CD: 10 Songs, 47:05 Minutes
Styles: Contemporary Electric Blues and Blues Rock, Roots Rock
Can the blues be beautiful? Is that adjective only fit for genres such as classical and instrumental music? To the second question, the answer’s no, and to the first, yours truly pumps her fist in the air and shouts, “YES!” Pennsylvania’s Dan Bubien proves it on his sophomore studio album, Grinding These Gears. The gritty title might lead people to suspect its thirteen original songs of being 98% screaming shredder, and 2% everything else. Au contraire! Bubien brings out the beauty of the blues through another applicable “B” word some bands dismiss: balance. No one musical element, even lead guitar or vocals, overpowers another. All mesh together like the colorful threads in the world’s best artistic tapestries. Genre diehards might think this is more of a rock album than a blues album. They’d be right. However, to ignore it would be oh-so-wrong.
Dan Bubien’s 2013 debut, Empty Roads, has already garnered much critical acclaim, including the “Best Self-Produced” award at the International Blues Challenge for that year. It charted as high as #14 on the PA Roots Charts and #41 on the Worldwide Blues Charts. He and his posse have made several festival appearances throughout his home state, as well as the Blind Raccoon Showcase in Memphis. He’s performed with bands such as Ana Popovic, Magic Slim, Tinsley Ellis, and Shemekia Copeland. Such company can only bolster his already fantastic prospects.
Performing alongside Bubien on vocals, lead guitars and bass are Andy Taravella on drums and vocals, and Joe Munroe on keyboards, vocals and bass guitar. Additional musicians include Tim Mabin on keyboards; Gary Ripper on bass guitar; Eddie Manion on sax for the title track; David Bufalini on trumpet, and Jeff Davis on saxophones for “Second Hand Man.”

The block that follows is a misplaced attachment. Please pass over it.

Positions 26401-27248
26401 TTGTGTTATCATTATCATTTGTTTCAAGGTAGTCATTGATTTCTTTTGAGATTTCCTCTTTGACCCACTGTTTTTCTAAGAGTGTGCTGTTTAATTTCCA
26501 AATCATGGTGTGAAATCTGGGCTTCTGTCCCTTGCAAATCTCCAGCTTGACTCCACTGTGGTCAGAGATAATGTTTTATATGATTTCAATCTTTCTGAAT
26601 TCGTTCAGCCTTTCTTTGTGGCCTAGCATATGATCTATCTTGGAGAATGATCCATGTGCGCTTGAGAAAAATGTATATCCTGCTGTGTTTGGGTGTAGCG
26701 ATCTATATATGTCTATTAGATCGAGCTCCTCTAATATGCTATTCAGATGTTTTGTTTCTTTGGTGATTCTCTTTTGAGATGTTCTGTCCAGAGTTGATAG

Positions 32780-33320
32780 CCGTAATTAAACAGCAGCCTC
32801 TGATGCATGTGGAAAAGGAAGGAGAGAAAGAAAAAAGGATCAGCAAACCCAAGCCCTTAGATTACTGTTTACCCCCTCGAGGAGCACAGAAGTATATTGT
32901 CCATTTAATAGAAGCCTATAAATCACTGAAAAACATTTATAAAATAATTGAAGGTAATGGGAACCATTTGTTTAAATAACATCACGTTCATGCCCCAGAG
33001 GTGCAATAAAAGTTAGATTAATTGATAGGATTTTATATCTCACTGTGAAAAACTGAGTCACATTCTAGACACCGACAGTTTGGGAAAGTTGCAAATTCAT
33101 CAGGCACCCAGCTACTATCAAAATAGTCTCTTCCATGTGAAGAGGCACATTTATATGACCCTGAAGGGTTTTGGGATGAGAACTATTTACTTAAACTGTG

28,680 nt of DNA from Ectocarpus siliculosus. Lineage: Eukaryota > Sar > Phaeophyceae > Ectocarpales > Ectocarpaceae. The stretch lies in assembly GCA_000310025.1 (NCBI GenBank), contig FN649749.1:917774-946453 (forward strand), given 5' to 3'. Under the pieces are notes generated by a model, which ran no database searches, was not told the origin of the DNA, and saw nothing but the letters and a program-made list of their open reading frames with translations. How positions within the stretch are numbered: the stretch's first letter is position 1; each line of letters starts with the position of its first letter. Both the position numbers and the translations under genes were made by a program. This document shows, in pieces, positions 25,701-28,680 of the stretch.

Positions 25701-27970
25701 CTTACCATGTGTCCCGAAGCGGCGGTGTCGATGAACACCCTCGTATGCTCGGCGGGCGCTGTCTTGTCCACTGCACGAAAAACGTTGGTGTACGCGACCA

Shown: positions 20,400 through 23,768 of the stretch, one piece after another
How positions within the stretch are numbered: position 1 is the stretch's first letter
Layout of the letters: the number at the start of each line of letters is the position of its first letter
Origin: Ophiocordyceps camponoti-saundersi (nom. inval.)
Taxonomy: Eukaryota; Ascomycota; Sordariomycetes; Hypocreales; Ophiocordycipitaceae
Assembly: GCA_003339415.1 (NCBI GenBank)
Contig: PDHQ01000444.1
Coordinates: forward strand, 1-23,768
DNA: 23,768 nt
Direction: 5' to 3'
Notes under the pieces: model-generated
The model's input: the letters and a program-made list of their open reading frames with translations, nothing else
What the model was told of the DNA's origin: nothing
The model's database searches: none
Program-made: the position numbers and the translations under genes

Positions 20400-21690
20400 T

The following songs are the best gems polished by Dan’s relentlessly Grinding These Gears:
Track 01: “Palest Rider” – In biblical imagery of the Apocalypse, Death is portrayed as a rider upon a pale horse. No wonder this opening number is so bone-chilling – especially its intro and mid-song guitar solo, howling to a heaven that may or may not hear it. When the end of life hunts our narrator down, he’s not prepared to “go gently into that good night.” Tim Mabin guest starts on keyboards reminiscent of “Riders on the Storm,” and Gary Ripper plays bass guitar.
Track 06: “Second Hand Man” – David Bufalini and Jeff Davis comprise the horn section on this mellow ballad, an accusation against a partner who’s less needy and more greedy: “I don’t want to be your second hand man, the one you come crying to when your other man can’t. Time for to ramble, so believe what you can, but you and I’ll only be where we began,” Dan warns her.
Track 10: “The Struggle is Real” – 21st-century-speak for “life is hard,” the title and refrain of the album’s closer is the catchiest thing since a cold. Sung to a backdrop of clanking chains and grinding gears, this stunning stomp marks not only the relentless series of problems we must face, but the relentless march of time as well. Are we all just cogs in a machine, or even worse, slaves to such machinery as the “grander scheme of things”?
Dan Bubien from Aliquippa is all-equipped to play beautiful, balanced blues!